Our research is aimed at developing effective and efficient, individualized rehabilitation for people with neurological injury, particularly those with stroke. A key tool for our lab is the use of wearable sensors (accelerometers) to quantifying human movement in daily life. This tool offers a convenient, accurate, and economical way of measuring real-world movement outside the clinic or laboratory.
Our laboratory studies the neural control of movement and motor learning in humans. We are interested in better understanding neural control so that this knowledge can be leveraged to inform diagnoses and selection of rehabilitation interventions for persons with stroke, autism, and other neurological conditions. Our ultimate goal is personalized, effective, and efficient interventions that will improve daily life. Since 2004, we have deployed a variety of research tools, including: computerized analyses of human movement (kinematics, kinetics, electromyography) to quantify behavior during ecologically-valid laboratory tasks; standardized clinical assessments to quantify the capacity to produce skilled movement; biosensors (accelerometers) that quantify types and amount of movements outside the laboratory; and standardized questionnaires that quantify self-perception of function, behavior, and participation in everyday life. Ongoing partnerships with others add additional approaches (fMRI, TMS, serum marker analyses) to the available tool set. The interdisciplinary, interactive laboratory environment promotes collaborations within and outside the lab with scientists and clinicians, resulting in a productive, successful research program.
Catherine Lang, PT, PhD, FAPTA [Profile ]
Marghuretta D. Bland, PT, DPT, NCS [Profile ]
Carey L Holleran, PT, MPT, DHS, NCS [Profile ]
Trainees and Staff Members
Jeff Konrad, PhD Student
Christine Gordon, Research PT
Cassandra Chang, DPT Student
Current Research Studies
Translation of in-clinic gains to gains in daily life
Funding source: NIH R01HD068290 (PI: Lang)
A key purpose of providing rehabilitation services post stroke is to improve performance in daily life. It has long been assumed that improvements in capacity, where capacity is defined as what a person is capable of doing in the structured environment of the clinic or laboratory, result in improvements in real-world performance, where performance is defined as what a person actually does in daily life, outside of the clinic or laboratory. This project uses wearable sensor methodology (accelerometers) to investigate discrepancies between functional capacity and daily performance of activity. We address the following questions:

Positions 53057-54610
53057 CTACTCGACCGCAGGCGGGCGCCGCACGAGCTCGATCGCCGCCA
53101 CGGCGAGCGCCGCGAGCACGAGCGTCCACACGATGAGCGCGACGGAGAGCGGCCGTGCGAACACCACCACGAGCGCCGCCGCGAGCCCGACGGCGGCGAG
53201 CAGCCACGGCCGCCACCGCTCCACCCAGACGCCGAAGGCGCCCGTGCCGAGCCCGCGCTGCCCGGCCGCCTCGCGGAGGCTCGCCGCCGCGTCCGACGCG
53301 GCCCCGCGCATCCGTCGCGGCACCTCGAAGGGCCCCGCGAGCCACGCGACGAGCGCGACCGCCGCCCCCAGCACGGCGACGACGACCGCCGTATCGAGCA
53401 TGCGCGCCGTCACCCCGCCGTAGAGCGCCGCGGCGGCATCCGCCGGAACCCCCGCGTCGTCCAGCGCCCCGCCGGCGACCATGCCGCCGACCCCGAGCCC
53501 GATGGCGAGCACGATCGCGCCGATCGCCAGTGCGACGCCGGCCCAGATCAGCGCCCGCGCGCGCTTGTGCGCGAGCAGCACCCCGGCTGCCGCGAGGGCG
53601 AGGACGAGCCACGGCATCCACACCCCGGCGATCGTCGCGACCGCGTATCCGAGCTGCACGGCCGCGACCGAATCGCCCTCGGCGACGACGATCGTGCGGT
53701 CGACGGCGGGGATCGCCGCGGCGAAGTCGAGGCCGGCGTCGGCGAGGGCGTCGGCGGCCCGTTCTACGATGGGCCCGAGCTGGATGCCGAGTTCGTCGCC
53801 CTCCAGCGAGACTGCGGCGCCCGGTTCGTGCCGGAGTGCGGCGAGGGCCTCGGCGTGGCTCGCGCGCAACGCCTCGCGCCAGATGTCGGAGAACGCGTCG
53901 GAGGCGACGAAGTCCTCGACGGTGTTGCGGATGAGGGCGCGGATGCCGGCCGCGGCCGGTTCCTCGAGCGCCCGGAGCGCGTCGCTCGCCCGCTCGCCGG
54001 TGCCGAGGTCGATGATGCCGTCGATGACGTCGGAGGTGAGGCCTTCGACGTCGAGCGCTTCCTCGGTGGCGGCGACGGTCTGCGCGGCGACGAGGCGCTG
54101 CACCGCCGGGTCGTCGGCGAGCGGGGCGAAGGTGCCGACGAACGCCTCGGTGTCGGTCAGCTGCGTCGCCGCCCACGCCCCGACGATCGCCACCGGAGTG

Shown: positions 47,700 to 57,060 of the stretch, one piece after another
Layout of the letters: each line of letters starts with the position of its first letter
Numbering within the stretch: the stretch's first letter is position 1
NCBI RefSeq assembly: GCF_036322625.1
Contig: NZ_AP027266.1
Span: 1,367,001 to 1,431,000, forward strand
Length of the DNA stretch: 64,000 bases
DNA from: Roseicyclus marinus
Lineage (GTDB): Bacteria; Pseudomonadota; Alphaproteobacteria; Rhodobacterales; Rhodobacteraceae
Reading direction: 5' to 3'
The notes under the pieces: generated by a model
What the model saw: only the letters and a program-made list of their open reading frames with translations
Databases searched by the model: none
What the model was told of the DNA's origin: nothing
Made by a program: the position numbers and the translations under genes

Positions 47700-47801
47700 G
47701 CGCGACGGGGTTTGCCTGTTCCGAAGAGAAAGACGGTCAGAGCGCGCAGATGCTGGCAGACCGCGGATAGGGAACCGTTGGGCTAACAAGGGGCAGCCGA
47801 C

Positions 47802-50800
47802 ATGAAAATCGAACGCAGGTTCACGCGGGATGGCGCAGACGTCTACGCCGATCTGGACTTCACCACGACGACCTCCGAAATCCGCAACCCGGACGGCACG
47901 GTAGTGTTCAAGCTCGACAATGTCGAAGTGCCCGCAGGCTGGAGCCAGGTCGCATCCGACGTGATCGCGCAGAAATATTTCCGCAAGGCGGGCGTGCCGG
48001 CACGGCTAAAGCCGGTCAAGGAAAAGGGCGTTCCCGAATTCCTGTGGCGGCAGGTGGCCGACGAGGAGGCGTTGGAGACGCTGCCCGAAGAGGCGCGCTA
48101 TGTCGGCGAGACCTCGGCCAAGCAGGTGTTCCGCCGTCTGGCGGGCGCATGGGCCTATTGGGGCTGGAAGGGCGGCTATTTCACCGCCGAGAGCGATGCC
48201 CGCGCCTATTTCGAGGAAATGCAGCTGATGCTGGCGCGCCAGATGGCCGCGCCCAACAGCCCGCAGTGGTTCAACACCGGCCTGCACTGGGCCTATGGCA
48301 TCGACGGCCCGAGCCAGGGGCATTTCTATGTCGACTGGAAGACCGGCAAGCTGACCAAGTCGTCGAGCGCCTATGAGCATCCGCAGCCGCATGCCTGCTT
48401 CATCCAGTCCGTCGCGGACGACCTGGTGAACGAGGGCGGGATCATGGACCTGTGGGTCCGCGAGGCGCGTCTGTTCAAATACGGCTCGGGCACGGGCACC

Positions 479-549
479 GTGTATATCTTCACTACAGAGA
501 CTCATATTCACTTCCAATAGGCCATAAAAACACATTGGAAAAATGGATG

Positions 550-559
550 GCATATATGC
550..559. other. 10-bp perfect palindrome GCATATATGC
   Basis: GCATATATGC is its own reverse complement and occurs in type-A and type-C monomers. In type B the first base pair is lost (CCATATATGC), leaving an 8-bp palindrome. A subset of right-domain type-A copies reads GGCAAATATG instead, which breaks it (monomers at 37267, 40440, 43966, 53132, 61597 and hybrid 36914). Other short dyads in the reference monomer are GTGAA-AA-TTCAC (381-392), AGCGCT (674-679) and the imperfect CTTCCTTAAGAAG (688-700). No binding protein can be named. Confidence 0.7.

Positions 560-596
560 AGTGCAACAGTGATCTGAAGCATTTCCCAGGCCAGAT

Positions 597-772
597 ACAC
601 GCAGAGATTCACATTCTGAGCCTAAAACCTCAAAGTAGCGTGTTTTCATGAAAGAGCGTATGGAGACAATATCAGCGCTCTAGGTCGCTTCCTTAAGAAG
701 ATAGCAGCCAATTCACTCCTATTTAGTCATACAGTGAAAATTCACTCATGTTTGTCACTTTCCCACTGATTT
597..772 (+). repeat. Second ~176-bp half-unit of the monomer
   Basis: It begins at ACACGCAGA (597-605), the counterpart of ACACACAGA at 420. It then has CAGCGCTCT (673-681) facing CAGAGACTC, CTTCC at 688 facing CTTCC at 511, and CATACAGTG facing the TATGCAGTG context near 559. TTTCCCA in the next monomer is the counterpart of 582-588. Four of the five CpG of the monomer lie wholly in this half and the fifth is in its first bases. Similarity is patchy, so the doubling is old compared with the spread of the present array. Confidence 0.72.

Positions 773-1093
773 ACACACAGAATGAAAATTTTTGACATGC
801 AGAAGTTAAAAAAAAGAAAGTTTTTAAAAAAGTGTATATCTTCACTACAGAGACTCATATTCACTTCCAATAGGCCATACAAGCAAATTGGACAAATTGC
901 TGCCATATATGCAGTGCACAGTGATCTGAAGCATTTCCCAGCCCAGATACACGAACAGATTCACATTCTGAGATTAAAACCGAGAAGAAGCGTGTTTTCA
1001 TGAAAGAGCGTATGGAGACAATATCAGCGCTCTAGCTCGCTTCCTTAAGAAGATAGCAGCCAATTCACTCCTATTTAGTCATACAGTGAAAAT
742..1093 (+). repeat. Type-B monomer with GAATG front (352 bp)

- Is this discrepancy unique to the upper limb post stroke, or a broader problem across populations and areas of rehabilitation?
- When in the time course of recovery does upper limb performance stabilize?
- How do stroke survivor attitudes and barriers interact with upper limb performance over time?
Variation in early motor function in autism, cerebellar injury, and normal twins
Funding source: NIH R01MH123723 (Co-PIs: Lang, Limperopoulis, Marrus)
A major barrier to improved outcomes in autism spectrum disorder is the challenge of diagnosis early in life. This project deploys wearable sensor methodology in three cohorts between the ages of 6 and 36 months of age to identify and validate two critical motor phenotypes (neural liabilities) contributing to the development of autism: hyperactivity and motor incoordination. These phenotypes result in high risk of developing autism, but cannot yet be reliably measured within the first year of life.
Collaborative Research Studies
- Characterizing Arm Recovery in People with Severe Stroke (CARPSS), CIHR/IRSC 374601 (PI: Boyd)
- Development of a Micro-ECoG Neuroprosthesis for Motor Rehabilitation in a Chronic Corticospinal Stroke Injury, NIH R01NS101013 (PIs: Moran and Leuthhardt)
Past Research Studies
- Ischemic conditioning as a neurorecovery agent for stroke (NIH R01HD085930)
- A Brain Recovery Core for measuring the effectiveness of stroke care (Barnes Jewish Hospital Foundation, Washington University McDonnell Center for Systems Neuroscience)
- Enhanced Medical Rehabilitation of older adults
NIH R01MH099011 (PI: Lenze)
- Harnessing neuroplasticity to enhance functional recovery in allogenic hand transplant and heterotopic hand replant recipients
DoD W81XWH-15-2-0037 (PI: Frey)
- Spinal control during functional activities to improve low back pain outcomes
NIH R01HD047709 (PI: Van Dillen)
- Effects of movement context on hemiparetic grasping after stroke (NIH R01HD055964)
- Mechanisms underlying loss of hand function after stroke (NIH K01HD047669)